The network management system 314 also causes certain node, module, and module slot information to be sent to the module and node database 316. The information includes: identification numbers for modules, nodes and module slots in the network; status, which includes populated, unpopulated, up, down, and partially functional (perhaps with a description or code to indicate the nature of the partial outage);the location (node) of each module; the time each module began service; and other service history information relating to the modules such as, for example, the time, cause and duration of any service failures relating to the modules and the success of protection coverage. The module and node database 216 stores the information and provides the information in response to requests from other parts of the system, as will be described hereinafter.
  • [0038]
    The network management system 314 also causes certain network information to be sent to the wavelength/path database 317. The information includes: identification numbers for paths that traverse or have traversed the network; initiation data of the path; termination data of the path; nodes each path relies on; modules each path relies on; and service history information relating to the paths, such as, for example, the time, cause and duration of path failures, and the success of protection coverage. The wavelength/path database 317 stores the information and provides the information in response to requests from other parts of the system, as will be described hereinafter.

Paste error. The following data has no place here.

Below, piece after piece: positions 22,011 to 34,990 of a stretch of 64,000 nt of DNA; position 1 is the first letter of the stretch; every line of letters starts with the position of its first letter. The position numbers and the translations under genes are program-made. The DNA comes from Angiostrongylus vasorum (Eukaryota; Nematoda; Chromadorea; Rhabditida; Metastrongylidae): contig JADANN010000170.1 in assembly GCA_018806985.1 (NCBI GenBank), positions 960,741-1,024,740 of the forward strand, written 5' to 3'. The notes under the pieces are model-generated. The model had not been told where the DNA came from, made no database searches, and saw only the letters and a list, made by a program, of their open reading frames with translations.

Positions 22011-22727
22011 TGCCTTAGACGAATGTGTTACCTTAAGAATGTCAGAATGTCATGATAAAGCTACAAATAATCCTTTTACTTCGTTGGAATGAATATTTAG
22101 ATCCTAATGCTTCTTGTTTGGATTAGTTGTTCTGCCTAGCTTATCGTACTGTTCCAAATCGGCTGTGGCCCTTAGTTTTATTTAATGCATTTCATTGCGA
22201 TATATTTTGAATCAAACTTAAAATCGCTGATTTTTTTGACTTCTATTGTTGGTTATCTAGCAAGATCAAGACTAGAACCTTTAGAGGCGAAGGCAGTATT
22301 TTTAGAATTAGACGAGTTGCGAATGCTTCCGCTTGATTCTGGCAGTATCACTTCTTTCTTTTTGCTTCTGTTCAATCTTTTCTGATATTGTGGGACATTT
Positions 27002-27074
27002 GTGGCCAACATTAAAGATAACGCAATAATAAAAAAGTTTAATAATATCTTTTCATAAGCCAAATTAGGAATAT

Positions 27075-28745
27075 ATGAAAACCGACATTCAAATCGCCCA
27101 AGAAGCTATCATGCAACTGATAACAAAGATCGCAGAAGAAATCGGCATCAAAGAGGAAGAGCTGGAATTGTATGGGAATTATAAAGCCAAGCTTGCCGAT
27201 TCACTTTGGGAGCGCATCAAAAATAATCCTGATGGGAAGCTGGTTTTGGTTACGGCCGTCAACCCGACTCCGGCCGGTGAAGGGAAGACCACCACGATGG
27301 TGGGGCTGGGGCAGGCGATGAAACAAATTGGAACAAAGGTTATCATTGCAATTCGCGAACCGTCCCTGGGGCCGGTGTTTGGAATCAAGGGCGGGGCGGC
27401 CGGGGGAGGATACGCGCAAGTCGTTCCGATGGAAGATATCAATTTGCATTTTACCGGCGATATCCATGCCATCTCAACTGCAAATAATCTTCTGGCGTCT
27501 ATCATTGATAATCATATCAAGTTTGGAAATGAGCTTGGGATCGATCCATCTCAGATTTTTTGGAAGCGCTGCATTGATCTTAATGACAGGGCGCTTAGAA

• [0039]
    The reliability prediction database 318 stores information, including availability and reliability predictions for each type of module and each type of software system in the network. The reliability prediction database receives the information from external sources 324, and provides the information in response to user requests from other parts of the system.
  • [0040]
    The reliability monitoring tool 320 interacts with the module and node database 316, the wavelength/path database 317 and the reliability prediction database 318 to perform a number of functions. For example, for network paths, the tool calculates and/or presents: availability, reliability, maintainability, downtime analysis, predicted availability based on the manufacturers' data for modules supporting the path, and predicted availability based on the actual performance of the modules supporting the path. Similar calculations may be accomplished for paths prior to initiation. For the network, the tool may calculate and/or present, for example: availability, reliability, maintainability, and downtime analysis. For network modules, the tool may calculate and/or present, for example: availability, reliability, maintainability, downtime analysis and a comparison between predicted and measured availability and reliability. Other calculations are possible and are apparent, in light of this disclosure, to those skilled in the art.
  • [0041]
    Availability is the probability that a component or system is performing its required function at a given point in time. Availability calculations are simply performed by adding up the amount of time that a module, node, or path was performing its required function and dividing it by the amount of time that it should have been performing its required function (e.g., the time period between initial module population and the present time).